If I Listen Twice as Long, They’ll Say Something Twice as Incriminating!

Know how long to snoop. We’ve been over this already in the Superhero’s Girlfriend guide, but it bears repeating. When you come across a couple of goons who are—fortunately for you and unexplainably for them—discussing their plans in intricate detail, eavesdrop long enough to learn their plan and not a second longer. Then exit the area in a careful manner. Do not under any circumstances back blindly away from your hiding place, because perps surround their most sensitive sites with ankle-high pipes and tree roots for exactly this reason.

And One Last Thing...

I don't want any messages saying “I'm contemplating the clues.” We're not contemplating a goddamned thing. We're snooping the perpetrator constantly. We’re going to snoop him by the nose and we’re going to kick him in the ass. Our plan of operation is to sleuth and keep on sleuthing. We will sleuth through the perpetrator like crap through a goose.

Thirty years from now when you're still the same age you are now, someone will ask you, “What did you do in middle school?” You won't have to cough and say, 'Well, I shoveled bullshit on the essay portion of my history tests.”

All right, you sons of bitches. You know how I feel. I'll be proud to lead you wonderful guys in sleuthing anytime, anywhere. That's all.

Wednesday, August 6, 2014

The Proterozoic Eon, Part 5

Full Linear Timeline of Life on Earth
You may remember that we started our journey through the Proterozoic Eon two and a half billion years ago. After a hell of a lot of Monopoly, we now arrive in the still-Proterozoic of only one billion years ago.

We've come more than half of the way home, watching 1.5 billion years of the Earth's history. The continents have shuffled around a lot, volcanoes have come and gone, and we've suffered a couple devastating meteor impacts.

Life has undergone a few major changes, all on the microscopic level. Cyanobacteria destroyed the environment. Complex cells called eukaryotes evolved, then invented sex. At some point along the way, multicellular organisms evolved—we can't say when with any certainty—but they're not much to look at. In fact, from where we're standing along the Toronto coastline, life still looks pretty much like pond scum.

Cyanobacterial fields forever
"You guys had a billion and a half years to evolve, and this is the best you can do?"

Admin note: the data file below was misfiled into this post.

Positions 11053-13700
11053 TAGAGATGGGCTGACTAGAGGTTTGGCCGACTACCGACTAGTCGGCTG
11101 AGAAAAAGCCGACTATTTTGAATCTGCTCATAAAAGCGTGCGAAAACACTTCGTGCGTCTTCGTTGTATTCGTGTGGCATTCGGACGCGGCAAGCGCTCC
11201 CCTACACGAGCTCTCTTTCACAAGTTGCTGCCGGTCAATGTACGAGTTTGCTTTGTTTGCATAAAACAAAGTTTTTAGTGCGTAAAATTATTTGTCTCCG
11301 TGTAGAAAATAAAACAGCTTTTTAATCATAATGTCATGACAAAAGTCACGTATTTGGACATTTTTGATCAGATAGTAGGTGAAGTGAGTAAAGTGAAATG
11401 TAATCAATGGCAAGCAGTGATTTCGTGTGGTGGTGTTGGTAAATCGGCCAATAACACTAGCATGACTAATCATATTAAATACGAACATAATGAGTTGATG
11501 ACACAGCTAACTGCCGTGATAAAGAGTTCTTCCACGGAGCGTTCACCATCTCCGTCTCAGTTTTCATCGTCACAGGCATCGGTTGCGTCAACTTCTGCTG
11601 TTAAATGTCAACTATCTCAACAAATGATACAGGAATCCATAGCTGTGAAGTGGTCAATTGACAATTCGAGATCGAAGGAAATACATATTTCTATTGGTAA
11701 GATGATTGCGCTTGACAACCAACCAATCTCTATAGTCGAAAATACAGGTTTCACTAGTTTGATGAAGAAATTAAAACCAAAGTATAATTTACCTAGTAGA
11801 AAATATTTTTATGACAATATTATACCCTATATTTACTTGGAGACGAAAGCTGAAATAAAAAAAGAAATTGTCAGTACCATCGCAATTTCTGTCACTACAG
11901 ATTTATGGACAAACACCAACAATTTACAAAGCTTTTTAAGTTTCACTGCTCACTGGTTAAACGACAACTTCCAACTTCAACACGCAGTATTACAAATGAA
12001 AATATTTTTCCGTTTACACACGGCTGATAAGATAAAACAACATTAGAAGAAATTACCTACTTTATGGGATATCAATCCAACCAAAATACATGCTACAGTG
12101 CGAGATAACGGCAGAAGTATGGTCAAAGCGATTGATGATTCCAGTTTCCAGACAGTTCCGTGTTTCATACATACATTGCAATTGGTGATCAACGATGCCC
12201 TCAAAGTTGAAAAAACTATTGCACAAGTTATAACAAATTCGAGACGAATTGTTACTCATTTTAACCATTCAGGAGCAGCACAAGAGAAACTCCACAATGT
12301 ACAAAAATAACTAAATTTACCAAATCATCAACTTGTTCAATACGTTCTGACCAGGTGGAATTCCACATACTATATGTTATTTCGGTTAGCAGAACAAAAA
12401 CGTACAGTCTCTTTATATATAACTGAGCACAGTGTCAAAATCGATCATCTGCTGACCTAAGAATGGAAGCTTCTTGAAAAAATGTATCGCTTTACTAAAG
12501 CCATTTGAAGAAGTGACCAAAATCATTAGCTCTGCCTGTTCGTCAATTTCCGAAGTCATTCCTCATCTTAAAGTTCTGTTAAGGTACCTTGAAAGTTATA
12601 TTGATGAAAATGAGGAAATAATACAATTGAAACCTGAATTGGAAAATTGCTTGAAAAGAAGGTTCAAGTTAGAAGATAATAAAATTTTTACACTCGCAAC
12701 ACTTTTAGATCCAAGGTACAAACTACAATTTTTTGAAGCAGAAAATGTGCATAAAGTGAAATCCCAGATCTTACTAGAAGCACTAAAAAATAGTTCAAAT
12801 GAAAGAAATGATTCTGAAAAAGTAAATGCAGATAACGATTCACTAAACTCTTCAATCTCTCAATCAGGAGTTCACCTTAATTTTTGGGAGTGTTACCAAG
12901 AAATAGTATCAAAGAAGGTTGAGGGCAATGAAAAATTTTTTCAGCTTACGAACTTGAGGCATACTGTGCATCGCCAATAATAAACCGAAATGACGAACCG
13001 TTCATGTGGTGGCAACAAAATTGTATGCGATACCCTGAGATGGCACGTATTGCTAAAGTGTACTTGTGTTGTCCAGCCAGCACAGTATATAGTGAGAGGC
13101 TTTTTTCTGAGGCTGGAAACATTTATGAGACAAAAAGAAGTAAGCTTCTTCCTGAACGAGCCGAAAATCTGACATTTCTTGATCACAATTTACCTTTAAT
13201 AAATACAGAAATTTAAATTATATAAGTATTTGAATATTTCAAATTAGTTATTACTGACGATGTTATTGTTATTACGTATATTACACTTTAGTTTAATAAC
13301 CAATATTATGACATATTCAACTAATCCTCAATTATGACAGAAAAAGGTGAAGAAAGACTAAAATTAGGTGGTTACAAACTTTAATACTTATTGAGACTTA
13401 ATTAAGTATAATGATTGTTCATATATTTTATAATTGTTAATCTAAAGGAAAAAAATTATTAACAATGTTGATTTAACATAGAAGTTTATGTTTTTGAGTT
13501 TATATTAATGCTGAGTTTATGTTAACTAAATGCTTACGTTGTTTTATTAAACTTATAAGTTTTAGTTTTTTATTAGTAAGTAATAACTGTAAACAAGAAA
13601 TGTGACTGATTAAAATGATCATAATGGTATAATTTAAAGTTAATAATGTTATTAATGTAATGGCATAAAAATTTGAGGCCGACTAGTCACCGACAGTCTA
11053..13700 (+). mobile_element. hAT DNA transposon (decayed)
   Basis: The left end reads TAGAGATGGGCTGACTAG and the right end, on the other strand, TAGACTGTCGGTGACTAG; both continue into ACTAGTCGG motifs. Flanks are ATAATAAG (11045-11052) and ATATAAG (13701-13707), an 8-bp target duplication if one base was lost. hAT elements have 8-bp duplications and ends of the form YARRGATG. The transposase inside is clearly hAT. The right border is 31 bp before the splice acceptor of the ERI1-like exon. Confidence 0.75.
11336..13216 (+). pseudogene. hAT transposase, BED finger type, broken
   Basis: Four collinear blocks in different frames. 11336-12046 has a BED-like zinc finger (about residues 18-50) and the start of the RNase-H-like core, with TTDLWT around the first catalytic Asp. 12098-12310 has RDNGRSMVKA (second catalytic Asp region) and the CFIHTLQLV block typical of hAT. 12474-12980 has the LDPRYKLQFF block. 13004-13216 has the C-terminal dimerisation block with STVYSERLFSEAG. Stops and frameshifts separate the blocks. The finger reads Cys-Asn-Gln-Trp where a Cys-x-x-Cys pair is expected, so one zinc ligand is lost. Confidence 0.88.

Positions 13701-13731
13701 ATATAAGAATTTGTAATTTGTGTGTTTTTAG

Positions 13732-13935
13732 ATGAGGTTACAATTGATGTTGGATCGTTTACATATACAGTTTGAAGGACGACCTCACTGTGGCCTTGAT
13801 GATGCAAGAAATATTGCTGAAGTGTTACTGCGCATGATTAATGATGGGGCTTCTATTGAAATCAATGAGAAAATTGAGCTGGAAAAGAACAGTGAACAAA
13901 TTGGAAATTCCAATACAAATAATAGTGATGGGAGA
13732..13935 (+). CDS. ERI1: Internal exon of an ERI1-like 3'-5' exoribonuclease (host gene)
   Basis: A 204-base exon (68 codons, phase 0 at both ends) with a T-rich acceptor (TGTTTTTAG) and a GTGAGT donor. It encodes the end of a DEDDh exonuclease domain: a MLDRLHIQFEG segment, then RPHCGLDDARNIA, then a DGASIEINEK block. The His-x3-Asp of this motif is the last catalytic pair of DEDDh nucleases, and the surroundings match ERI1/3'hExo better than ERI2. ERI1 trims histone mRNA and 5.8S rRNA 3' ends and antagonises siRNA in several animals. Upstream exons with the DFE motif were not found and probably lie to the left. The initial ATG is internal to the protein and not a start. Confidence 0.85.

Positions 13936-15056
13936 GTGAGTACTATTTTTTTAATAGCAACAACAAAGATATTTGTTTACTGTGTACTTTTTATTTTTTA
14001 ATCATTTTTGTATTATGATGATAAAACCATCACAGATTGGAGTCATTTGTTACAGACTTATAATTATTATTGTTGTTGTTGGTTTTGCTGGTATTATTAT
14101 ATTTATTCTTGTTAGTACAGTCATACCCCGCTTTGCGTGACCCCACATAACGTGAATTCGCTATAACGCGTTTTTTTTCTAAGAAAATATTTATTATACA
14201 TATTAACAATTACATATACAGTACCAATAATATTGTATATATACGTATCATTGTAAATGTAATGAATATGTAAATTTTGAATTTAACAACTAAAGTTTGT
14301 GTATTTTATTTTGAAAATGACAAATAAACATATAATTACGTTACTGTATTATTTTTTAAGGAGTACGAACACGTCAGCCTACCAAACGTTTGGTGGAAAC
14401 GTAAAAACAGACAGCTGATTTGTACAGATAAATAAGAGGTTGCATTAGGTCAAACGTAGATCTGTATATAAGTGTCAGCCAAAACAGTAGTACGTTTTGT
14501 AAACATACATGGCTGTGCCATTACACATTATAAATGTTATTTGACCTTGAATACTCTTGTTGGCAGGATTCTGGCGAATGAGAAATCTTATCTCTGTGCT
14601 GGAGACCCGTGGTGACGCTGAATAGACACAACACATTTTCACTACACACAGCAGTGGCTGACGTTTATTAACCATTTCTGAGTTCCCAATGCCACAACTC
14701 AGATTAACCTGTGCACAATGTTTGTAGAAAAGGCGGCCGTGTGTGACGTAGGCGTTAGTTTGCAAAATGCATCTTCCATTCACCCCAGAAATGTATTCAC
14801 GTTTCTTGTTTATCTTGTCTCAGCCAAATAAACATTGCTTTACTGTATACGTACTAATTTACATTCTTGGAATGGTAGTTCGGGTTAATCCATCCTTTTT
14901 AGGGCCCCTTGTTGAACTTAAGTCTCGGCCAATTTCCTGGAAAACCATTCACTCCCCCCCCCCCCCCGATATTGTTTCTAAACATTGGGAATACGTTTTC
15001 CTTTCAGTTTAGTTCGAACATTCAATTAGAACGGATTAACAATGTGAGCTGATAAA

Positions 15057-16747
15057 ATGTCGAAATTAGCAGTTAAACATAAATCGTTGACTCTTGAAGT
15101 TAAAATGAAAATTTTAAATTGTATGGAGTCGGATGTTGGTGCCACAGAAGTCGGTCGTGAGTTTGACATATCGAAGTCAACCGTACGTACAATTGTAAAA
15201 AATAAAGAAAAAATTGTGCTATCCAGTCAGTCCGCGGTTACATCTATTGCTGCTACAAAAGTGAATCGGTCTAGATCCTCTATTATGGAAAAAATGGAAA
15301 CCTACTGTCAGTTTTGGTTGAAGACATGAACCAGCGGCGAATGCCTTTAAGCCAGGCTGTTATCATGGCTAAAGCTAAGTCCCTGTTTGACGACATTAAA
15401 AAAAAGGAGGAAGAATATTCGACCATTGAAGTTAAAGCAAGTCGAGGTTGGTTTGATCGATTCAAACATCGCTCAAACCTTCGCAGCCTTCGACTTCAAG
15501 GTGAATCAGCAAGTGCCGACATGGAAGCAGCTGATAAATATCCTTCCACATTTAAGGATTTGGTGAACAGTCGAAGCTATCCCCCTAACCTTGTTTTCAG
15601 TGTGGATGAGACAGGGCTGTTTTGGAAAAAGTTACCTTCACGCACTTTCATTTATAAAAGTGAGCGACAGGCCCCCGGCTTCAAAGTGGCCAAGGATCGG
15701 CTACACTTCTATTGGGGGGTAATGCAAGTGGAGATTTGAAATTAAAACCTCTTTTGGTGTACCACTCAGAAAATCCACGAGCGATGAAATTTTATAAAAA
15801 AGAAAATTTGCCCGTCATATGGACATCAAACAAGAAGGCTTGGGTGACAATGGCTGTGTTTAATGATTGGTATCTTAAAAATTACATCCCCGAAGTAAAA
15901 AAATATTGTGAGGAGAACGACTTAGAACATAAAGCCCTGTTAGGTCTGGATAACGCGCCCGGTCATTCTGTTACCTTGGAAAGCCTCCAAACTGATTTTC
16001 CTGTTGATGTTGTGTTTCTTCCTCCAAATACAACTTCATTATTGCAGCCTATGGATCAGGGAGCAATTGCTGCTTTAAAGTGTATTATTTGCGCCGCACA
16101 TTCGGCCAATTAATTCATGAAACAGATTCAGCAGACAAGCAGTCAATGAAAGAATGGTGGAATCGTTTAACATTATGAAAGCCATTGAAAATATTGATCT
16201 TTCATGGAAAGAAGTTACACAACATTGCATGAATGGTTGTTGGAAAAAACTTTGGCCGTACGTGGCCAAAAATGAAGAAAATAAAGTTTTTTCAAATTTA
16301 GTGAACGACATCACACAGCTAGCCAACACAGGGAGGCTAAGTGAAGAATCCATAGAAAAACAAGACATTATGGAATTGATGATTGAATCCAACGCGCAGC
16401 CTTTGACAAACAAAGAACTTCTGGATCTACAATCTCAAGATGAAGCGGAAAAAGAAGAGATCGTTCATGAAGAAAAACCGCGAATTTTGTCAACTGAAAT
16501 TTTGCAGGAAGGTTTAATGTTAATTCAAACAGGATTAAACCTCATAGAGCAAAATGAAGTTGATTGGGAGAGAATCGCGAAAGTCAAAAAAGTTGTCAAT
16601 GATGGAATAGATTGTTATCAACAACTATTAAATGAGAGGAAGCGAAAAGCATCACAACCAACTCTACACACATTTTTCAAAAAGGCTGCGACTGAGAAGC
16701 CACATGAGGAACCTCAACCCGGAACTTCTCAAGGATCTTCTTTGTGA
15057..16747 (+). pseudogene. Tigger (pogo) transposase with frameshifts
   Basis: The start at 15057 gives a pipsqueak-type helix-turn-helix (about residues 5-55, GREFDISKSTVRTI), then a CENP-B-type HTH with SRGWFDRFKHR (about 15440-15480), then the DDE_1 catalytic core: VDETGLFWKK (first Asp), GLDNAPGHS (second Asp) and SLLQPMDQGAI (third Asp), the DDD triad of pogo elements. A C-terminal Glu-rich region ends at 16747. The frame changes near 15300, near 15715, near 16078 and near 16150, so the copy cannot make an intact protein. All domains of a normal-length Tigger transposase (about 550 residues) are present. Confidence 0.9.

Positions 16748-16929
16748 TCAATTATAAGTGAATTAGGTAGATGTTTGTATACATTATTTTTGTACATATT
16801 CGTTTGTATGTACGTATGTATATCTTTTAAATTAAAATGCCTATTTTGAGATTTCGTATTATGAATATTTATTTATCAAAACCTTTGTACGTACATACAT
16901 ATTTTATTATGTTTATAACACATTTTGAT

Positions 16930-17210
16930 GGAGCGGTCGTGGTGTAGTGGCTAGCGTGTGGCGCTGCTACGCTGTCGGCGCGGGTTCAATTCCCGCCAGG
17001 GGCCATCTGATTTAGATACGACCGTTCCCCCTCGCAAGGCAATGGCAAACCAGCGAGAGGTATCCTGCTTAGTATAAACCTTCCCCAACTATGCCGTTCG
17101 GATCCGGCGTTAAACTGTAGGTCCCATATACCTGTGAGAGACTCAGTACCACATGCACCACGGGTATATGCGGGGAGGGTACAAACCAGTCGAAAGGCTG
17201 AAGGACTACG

Adapted from an image Copyright and CC Martyn Gorman

And if life in the oceans isn't looking all that evolved, life on dry land has gotten absolutely nowhere. The coastlines, rivers, and lakes of Earth are teeming with life, but go any distance inland and it's the same sandy regolith we saw when we got here, with nothing but the odd desert crust to prove that life exists.

Land in the Proterozoic Eon

Now let’s play a couple more games of Monopoly, which will bring us to an even billion years ago. Something funny is happening now. Remember the supercontinent Columbia, which broke up, just like the Eagles?

Well, it’s getting back together, just like the Eagles. The ocean off the coast of Toronto is narrowing. In fact, you can just about see Montevideo coming over the horizon. Wave! All the major plates are smashing into each other, forming the new supercontinent of Rodinia.

Life has been busy, too. Following up on their recent triumph of sex, they’ve now invented murder.

As with sex, it’s entirely possible that murder existed long before now, but it’s here, at about a billion years ago, that we see the first clear signs of it, in the form of predation. We don’t actually have a fossil of a predator eating its prey this early in history. For that matter, we don’t have a fossil of a predator at all.

But we’re pretty sure predators were around, because we can see what their prey were doing to defend against them. Because this is the era when acritarchs, an umbrella classification encompassing microscopic fossils, started to get spiky1.

Image from PNAS cover July 2005

Other eukaryotes , around this time, also start evolving mineralized coatings that might have been a defense against predators. And stromatolites, those bulbous formations created by bacterial mats, begin to decline, perhaps because they fell victim to newly evolved predators1.

Stromatolite taxa, acritarchs, macrophagous predators, and grazers
From: Bengston. Origins and Early Evolution of Predation. The Paleontological Society Papers 8. pp 289-317

We’re going to play a couple more games of Monopoly to take us to about 800 million years ago. Here, the supercontinent Rodinia is breaking up. Yeah, again. You’re going to have to get used to it, because this shit happens a lot.